Biofeedback therapy

Biofeedback
Biofeedback therapy can be used to help people control involuntary functions

Biofeedback uses electronic devices to help people control what are normally involuntary functions.

Biofeedback is grounded in mind-body medicine: the principal that we can affect the health of our body through the power of our minds.

Biofeedback can be used to treat a number of conditions which may result from diabetes including circulation, incontinence, and blood pressure.

How biofeedback works

Biofeedback can be used in a number of ways. The patient will wear electrodes which will record some form of biological activity, which might include muscle contractions, skin temperature, breathing, pulse rate or sweating.

The patient, being aware of how their body is reacting can learn to exert beneficial effects. This could involve becoming calmer having better control of muscles.

To date, most of the studies into the use of biofeedback in people with diabetes have been small and therefore it is hard to assess how useful the therapy is.

Hba1c reduction

A 2005 study by the Medical University of Ohio found that 3-month usage of biofeedback and relaxation therapy resulted in lower HbA1c levels than the control group. The study was small and included 30 participants who completed the therapy. [301]

Increasing blood flow

A study in 1984 of 20 participants, 10 of which had diabetes, underwent temperature biofeedback therapy and the results showed that skin temperature of the hand increased more in the group with diabetes.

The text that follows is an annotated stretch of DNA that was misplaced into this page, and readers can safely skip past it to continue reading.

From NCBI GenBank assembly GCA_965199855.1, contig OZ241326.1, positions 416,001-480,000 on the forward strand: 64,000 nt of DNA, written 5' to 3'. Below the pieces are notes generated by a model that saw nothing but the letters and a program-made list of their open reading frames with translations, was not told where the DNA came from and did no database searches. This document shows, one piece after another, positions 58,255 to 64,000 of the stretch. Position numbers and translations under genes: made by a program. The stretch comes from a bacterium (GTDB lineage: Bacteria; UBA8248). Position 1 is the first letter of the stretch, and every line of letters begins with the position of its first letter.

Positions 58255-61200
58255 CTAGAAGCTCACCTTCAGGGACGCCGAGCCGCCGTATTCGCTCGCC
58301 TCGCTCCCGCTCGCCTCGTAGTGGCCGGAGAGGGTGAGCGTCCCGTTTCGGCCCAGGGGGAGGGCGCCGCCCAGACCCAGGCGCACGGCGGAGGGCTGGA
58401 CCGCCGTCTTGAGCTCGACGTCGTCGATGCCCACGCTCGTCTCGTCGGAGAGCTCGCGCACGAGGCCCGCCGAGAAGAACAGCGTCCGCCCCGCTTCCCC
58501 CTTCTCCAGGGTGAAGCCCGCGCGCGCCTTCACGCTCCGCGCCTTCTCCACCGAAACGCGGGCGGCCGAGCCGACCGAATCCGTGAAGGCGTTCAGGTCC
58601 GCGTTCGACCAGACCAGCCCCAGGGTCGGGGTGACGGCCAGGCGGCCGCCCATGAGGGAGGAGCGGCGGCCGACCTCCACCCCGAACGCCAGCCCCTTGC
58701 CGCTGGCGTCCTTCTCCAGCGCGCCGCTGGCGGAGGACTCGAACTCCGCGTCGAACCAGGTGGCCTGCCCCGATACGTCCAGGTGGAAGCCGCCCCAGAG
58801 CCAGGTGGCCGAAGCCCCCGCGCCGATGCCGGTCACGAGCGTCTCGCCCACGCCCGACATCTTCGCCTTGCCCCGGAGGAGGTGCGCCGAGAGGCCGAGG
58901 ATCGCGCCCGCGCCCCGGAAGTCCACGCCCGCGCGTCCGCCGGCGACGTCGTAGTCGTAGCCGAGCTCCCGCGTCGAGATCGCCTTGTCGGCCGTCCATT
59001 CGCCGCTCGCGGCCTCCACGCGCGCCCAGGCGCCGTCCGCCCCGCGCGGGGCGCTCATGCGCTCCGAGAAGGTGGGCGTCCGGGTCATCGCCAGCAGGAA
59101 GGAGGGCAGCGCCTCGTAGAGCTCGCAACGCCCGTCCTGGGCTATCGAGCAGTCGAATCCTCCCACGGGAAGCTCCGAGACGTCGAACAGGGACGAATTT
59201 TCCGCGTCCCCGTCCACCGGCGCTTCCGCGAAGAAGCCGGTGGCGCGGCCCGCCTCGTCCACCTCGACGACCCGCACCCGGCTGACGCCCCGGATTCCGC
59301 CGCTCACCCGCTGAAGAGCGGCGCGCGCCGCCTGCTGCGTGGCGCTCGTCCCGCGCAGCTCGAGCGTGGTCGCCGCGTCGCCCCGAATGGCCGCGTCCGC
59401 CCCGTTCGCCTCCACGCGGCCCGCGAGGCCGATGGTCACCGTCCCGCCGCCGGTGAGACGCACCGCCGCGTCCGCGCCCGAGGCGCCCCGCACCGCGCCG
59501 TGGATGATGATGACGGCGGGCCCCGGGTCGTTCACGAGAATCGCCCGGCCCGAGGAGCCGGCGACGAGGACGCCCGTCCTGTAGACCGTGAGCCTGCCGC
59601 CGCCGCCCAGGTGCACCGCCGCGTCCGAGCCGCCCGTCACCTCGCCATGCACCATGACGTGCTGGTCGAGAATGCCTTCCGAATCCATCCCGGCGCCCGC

The researchers noted that this may indicate that the therapy increases blood flow in extremities for people with diabetes. This could indicate benefits for people with conditions such as peripheral vascular disease but larger studies would be needed to confirm this. [302]

Healing of foot ulcers

A 2001 study showed that use of biofeedback therapy was associated with a greater success rate in the healing of foot ulcers. 14 out of 16 participants receiving biofeedback relaxation therapy experiencing healing of ulcers compared with seven out of 16 in the control group. [303]

Improving fecal continence

Fecal incontinence, an impaired ability to control bowel movements, is a possible long-term complication of people with diabetes.

Biofeedback is used to help re-train people to achieve improved control of their bowel. A study from 2009, of 108 patients with average age of 60 years old, showed that biofeedback had significant success in reducing the severity of fecal incontinence.

Whilst the study did not directly recruit people with diabetes, the way the therapy works may have potential for helping people with diabetes. [304]

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